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The Archaeological Evidence of the Purim Battle
Howard Richman, 3/16/2019

According to the Book of Esther, two decrees were issued by Persian King Ahasuerus (Greek name: Xerxes; Hebrew name: Achashveirosh) within a short period of time. The first, written by Haman, gave people permission to kill and loot Jews. The second, written by Mordechai, gave Jews permission to defend themselves. Here is how the Book of Esther describes the fighting that took place in the provinces of the Persian empire:

And the other Jews that were in the king's provinces gathered themselves together, and stood for their lives, and had rest from their enemies, and slew of them that hated them seventy and five thousand – but on the spoil they laid not their hand  – on the thirteenth day of the month Adar, and on the fourteenth day of the same they rested, and made it a day of fasting and gladness. (Esther 9: 16-19)

The archaeological evidence for the fighting comes from a dig at Shechem (Tel Balâtah), a Biblical town near present day Nablus located about half way between Samaria, the Samaritan capital, and Jerusalem, the Jewish capital. A paper by archaeologist Nancy Lapp dated the fire and temporary abandonment of Shechem precisely, based upon the imported Greek pottery that had been burned in the conflagration. She wrote:

The latest example of figured ware, No. 9, dates ca. 480 B.C. Allowing time for its importation into Palestine and consideration for its value, a conservative terminus for the end of Stratum V at Balâtah would be the end of the first quarter of the 5th century B.C. or ca. 475 B.C.

In a 1987 journal article, William H. Shea compared the date found by Lapp with the date specified in the Book of Esther and found that they were nearly identical:

Esther 9:16 dates the fighting that broke out “in the provinces of the king” to Adar of Xerxes' twelfth year, or March, 473. (p. 244)

So how did the enmity between the Samaritans and the Jews begin? Ezra wrote that it began during the reign of Persian King Cyrus, about 70 years before this fighting took place, when the Jewish leaders refused a Samaritan offer to help rebuild the Jerusalem temple, saying:

“Ye have nothing to do with us to build a house unto our God; but we ourselves together will build unto the Lord, the God of Israel, as king Cyrus the king of Persia has commanded us.”  (Ezra 4: 3)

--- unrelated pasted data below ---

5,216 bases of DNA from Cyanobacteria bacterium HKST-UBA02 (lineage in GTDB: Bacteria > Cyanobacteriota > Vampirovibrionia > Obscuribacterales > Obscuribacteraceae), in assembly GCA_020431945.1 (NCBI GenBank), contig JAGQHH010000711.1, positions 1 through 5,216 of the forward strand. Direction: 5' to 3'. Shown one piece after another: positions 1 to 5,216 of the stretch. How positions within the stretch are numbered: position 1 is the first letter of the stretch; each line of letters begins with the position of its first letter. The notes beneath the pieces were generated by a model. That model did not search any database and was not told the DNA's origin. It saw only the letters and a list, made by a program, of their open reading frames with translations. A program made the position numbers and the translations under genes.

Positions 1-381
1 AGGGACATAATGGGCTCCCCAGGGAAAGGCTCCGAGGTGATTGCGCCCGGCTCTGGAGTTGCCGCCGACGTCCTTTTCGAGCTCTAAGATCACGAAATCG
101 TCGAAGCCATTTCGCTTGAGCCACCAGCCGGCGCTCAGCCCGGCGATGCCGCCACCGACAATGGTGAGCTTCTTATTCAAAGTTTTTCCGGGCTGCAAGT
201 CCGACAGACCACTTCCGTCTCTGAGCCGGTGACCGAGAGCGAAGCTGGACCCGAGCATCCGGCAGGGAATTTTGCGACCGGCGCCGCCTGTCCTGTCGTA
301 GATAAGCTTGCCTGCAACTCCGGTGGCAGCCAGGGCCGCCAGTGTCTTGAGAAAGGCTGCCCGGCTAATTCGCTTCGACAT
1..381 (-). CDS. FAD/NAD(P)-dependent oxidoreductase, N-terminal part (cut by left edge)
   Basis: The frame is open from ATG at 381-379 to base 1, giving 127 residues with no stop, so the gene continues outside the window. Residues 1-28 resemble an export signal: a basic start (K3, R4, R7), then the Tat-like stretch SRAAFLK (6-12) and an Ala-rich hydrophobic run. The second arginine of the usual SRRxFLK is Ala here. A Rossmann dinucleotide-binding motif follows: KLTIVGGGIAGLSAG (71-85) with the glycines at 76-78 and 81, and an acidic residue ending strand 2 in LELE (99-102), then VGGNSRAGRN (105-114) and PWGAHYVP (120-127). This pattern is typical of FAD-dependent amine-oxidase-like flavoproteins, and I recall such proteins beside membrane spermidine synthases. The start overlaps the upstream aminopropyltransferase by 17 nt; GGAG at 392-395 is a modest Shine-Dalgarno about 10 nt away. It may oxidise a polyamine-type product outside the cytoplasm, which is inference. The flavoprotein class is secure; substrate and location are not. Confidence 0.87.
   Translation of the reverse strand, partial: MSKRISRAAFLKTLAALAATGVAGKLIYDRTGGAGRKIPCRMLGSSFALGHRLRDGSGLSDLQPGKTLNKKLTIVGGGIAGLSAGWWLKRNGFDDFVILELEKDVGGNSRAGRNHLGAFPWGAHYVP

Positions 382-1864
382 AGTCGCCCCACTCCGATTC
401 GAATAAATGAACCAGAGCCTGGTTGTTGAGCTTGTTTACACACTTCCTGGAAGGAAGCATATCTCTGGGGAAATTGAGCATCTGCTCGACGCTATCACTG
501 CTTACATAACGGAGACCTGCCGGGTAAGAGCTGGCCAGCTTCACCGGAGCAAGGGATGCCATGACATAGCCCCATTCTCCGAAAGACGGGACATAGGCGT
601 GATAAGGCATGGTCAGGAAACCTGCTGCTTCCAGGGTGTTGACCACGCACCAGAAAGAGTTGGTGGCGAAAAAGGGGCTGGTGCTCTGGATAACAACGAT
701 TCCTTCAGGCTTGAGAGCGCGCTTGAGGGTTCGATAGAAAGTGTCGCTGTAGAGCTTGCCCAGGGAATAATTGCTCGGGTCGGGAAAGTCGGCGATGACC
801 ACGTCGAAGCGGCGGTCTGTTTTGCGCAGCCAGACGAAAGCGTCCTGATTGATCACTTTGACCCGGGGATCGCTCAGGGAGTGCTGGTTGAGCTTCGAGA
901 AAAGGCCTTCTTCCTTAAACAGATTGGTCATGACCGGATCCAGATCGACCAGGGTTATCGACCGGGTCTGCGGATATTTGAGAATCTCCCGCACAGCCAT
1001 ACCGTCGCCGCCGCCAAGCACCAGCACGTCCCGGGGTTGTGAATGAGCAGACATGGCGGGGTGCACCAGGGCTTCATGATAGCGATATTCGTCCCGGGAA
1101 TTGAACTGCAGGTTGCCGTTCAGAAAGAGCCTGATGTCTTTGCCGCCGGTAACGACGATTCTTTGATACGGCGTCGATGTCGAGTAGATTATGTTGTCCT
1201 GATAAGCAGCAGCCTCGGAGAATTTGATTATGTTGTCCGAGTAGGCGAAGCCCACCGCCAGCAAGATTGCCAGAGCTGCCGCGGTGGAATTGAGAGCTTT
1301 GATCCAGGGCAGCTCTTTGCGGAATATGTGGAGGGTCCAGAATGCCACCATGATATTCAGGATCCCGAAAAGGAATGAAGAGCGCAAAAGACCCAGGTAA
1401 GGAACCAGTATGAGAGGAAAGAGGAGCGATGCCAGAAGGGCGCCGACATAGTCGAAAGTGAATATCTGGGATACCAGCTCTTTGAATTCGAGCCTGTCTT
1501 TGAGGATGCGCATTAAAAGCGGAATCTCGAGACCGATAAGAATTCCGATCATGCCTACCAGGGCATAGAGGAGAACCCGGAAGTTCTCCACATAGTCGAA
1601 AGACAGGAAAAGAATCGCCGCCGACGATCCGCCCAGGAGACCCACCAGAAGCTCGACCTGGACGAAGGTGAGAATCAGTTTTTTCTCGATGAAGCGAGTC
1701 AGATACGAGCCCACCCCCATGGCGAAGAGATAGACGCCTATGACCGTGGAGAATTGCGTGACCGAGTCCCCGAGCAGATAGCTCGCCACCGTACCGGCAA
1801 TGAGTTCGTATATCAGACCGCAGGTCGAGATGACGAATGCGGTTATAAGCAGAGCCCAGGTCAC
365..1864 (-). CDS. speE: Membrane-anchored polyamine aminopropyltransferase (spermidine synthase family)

In response, the Samaritans hired "counselors" (Ezra: 5) to lobby the Persian court against the Jews. According to a Talmudic story summarized in Complete Story of Purim:

The Samaritans and other enemies of the Jews further chose a man called Haman to represent them at the court and press the charges against the Jews. The Jews chose Mordechai to represent them and plead their cause.

Further evidence that Haman was a lobbyist comes from his readiness to spend money in order to further his proposed decree:

And Haman said unto King Ahasuerus, “There is a certain people scattered abroad and dispersed among the peoples in all the provinces of thy kingdom; and their laws are diverse from those every people; neither keep they the king’s laws; therefore it profiteth not the king to suffer them. If it please the king, let it be written that they be destroyed; I will pay ten thousand talents of silver into the hands of those that have the charge of the king's business, to bring it into the king's treasuries." (Esther 3:8-9)

Evidence that Haman was repeating the Samaritan propaganda line that the Jews were a rebellious people who don't obey the king's laws comes from this letter that a Samaritan governor sent to a Persian King:

Be it known now unto the king, that, if [Jerusalem] be builded, and the walls finished, they will not pay tribute, impost, or toll, and so thou wilt endamage the revenue of the kings. Now because we eat the salt of the palace, and it is not meet for us to see the king's dishonour, therefore have we sent and announced to the king, that search may be made in the book of the records of thy fathers; so shalt thou find in the book of the records, and know that this city is a rebellious city, and hurtful unto kings and provinces, and that they have moved sedition within the same of old time; for which cause was this city laid waste. We announce to the king that, if this city be builded, and the walls finished, by this means thou shalt have no portion beyond the River [i.e., no tax revenue from this part of your empire].  (Ezra 4: 12-16)

So the battle in the Persian palace between Haman and Mordechai may have been an extension of the conflict between the Samaritans and the Jews. If so, it makes sense that the only Purim battle that was big enough to be detected by archaeologists took place in Shechem, a Biblical town that was about midway on the road between the capital of the Samaritans and the capital of the Jews.

[Quotes of The Holy Scriptures above are from the Jewish Publication Society's 1955 translation.]

[For more historical background of the events related in the Book of Esther, see my blog posting: Historical Background of Purim.]

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